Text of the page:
Why should we visit the Abgineh Museum?
The Abgineh Museum is one of the top ten museums in Iran, visited by about two million tourists each year. This precious museum located at the 30 Tir street food, which is historic, amusing and delicious.
The mansion where this museum located is one of the most spectacular buildings in Tehran with the eye-catching brickwork art. This octagonal house was built in a garden with 7000 meters. The general architecture style of the building is a combination of Iranian and 19th century European architecture.
Follow us to introduce you different sections of the Abgineh Museum and the treasures in it.
The first floor corridor of the Abgineh Museum displays pottery dating back to the first millennium BC and glass artifacts made in 18th and 19th centuries in European countries.
Some of the objects you will see in the first floor corridor are ceramic ware that two horses can be seen on its handle, ornamental ceramic jar, zoomographic vessel showing the shape of a camel and earthenware figurine, which painted similar to elephant tusk.
Examples of glass artifacts dating back to the first millennium BC, the Achaemenid dynasty, the Sassanid era and the early Islamic period will be found in the Crystal Hall of the Abgineh Museum. These works have been arranged in time order to reflect the evolution of glass works in Iranian industry, which the Sassanid era is the peak of it.
Available art works in the Crystal Hall are glass bowl and beaker made by molding and pressing, glass hanging-lamp, glass bowls with concave troughs, glass jug made by blowing and pressing and polychrome glass rods.
You can see matte and glossy glass works, especially decor and perfume glass dating back to the first and second millennium BC in the Enamel Hall of the Abgineh Museum. You can also visit a collection of earthenware that includes examples of simple pre-historic pot with geometric designs dating back to the fourth to first centuries of the first millennium BC.
As the most prominent objects of this hall, we can mention earthenware wears with geometric engravings and ornamented figurines, vessel with handle, glass bracelets with various colors and ceramic bowls.
This part of the Abgineh Museum houses glass and pottery works belonging to Islamic period. Besides, works of contemporary artists demonstrate here.
The most remarkable objects of this hall are carved and colored ceramic beakers with transparent enamel, mold porcelain were in the shape of a bird, glass sprinkler formed by blowing into glass and without any prior design and Iranian cut glass wares, which was very common in the Sassanid period.
Pottery and glass artifacts that were mostly decorative and belonged to the early days of the Islamic period are displayed in the Seashell Hall of the Abgineh Museum. We can observe significant changes in glass works, painting on glass and new methods for deep cuts here. As the design and architecture of this hall resembling a semi-open shell, it is named the Seashell Hall.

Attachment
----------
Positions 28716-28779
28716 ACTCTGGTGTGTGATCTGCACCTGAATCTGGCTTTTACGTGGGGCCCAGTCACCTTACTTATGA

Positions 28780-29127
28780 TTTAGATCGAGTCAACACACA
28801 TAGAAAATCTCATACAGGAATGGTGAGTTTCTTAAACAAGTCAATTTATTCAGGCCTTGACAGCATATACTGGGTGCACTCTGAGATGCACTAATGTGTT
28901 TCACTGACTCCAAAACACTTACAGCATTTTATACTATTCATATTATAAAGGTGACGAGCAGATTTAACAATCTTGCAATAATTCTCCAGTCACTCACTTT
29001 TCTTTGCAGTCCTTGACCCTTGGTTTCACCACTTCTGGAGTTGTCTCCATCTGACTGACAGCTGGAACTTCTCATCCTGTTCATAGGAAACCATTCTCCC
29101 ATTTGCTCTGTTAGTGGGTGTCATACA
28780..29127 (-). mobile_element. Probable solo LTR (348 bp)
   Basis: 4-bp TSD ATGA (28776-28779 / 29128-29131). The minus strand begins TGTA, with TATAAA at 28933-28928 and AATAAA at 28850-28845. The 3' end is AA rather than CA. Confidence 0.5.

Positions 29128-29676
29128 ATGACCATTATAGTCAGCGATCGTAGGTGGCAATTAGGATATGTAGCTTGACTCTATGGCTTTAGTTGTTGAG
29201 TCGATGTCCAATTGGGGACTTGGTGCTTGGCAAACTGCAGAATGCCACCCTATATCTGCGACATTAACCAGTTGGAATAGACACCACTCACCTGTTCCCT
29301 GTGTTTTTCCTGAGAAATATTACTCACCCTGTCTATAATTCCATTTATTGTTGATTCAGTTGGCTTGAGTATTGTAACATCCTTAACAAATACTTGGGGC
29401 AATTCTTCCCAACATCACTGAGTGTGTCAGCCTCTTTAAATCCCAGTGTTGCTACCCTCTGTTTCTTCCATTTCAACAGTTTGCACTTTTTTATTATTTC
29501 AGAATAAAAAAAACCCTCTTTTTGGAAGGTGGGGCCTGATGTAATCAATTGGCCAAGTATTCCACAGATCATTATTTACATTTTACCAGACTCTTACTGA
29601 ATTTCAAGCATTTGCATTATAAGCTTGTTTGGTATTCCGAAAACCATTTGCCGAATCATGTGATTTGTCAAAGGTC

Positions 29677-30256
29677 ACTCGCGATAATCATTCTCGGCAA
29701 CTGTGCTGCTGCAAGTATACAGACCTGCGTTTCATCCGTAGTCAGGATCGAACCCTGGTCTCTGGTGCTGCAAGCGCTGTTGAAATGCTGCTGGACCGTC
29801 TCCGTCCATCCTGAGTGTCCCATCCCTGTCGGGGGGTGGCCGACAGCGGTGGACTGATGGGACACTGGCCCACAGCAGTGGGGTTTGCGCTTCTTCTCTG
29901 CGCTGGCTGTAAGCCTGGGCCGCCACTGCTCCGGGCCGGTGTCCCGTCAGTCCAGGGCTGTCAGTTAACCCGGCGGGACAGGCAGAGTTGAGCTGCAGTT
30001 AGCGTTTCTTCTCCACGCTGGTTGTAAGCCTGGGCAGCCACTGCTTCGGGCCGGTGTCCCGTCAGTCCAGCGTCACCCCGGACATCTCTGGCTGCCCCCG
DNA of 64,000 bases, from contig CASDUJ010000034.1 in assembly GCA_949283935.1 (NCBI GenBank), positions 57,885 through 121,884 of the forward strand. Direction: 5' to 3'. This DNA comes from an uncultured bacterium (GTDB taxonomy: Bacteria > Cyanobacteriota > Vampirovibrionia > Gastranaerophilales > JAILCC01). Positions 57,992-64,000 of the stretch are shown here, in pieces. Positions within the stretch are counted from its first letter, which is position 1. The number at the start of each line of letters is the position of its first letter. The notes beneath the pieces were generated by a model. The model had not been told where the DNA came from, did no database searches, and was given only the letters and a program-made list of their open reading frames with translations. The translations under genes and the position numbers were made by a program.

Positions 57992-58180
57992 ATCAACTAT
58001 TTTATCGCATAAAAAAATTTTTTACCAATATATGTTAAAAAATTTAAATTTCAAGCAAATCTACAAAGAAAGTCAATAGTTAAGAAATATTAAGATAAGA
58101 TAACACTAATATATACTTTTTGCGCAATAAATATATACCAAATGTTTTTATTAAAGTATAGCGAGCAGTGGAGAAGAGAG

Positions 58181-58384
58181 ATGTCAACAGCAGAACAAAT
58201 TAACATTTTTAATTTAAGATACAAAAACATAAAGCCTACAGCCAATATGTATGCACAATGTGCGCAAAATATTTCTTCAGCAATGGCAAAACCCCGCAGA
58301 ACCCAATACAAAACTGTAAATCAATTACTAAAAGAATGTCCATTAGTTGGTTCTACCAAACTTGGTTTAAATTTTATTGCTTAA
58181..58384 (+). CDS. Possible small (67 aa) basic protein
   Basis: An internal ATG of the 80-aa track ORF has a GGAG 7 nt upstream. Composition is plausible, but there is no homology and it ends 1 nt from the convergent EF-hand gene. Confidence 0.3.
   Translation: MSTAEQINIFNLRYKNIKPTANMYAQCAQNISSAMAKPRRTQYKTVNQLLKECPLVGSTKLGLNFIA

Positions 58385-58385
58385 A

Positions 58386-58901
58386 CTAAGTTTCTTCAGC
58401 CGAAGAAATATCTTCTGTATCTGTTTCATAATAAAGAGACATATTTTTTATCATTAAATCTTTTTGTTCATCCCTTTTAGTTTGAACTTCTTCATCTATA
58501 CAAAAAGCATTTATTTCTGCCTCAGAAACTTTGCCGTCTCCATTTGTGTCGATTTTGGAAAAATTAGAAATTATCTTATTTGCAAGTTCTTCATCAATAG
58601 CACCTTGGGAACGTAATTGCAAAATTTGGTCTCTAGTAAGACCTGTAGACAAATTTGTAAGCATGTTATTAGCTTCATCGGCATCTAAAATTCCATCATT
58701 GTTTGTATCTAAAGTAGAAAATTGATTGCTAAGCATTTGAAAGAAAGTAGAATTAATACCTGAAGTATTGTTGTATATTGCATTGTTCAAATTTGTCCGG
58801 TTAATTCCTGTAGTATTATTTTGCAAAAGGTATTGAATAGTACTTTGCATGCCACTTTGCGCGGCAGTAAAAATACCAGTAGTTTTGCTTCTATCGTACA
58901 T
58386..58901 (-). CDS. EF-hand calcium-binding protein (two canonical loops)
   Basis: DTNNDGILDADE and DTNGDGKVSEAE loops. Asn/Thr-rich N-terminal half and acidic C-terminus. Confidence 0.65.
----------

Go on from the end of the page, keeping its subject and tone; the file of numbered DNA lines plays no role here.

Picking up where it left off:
Some of the historic objects that you see in this hall include glass tumbler with painted enameled designs, painted ceramic bowl, glass dry cupping created without a specific design and with a blowing method, ceramic plate decorated with floral designs.
Pottery with inscription and deign dating back to the 4th and 7th centuries AH have been exhibited in the Golden Hall of the Abgineh Museum. Objects of this hall are mostly gold remains from the Seljuk era, azure stone and turquoise and writings such as prayers, poetry, miniatures and Mongolian faces adorn them.
The best attractions of this hall are a ceramic bowl covered by Iranian poems, ceramic vessel used for nuts in Haft Sin (one of the traditions of the Persian New Year).
Lapis-Lazuli Gallery (1) and Lapis-Lazuli Gallery (2)
These two galleries represent noticeable changes in the forms and decorations of glassware and pottery artifacts. They are called so because of their turquoise glazes of the 7th and 8th centuries.
Pottery decorated with turquoise colors dating back to the 6th or 7th centuries AH; seen in the Lapis-Lazuli Gallery (1) of the Abgineh Museum. Most of the objects are decorated with illustrations or paintings in black. Exceptional pots known as the double layer pots are also in this hall.
Examples of glassware dating back to the 11th to the 13th centuries are exhibited in the Lapis-Lazuli Gallery (2) of the Abgineh Museum. During the Safavid era, Shah Abbas invited numbers of glass masters from Venice to Iran so that they could teach their art to the Iranian masters. A clay tablet glazed with seven colors belonging to the Qajar period and an image of Shahnameh are shown in this gallery.
Address: Si Tir St, Tehran, Iran.
Telephone: +98 21 6670 8153
Opening times: 9 AM_ 7 PM in spring and summer, 8 AM _ 5 PM in winter and fall (except holidays)
Suggested visiting hours: 30 minutes _ 90 minutes
Price: local visitors = 25000 Rials, tourists = 150000 Rials.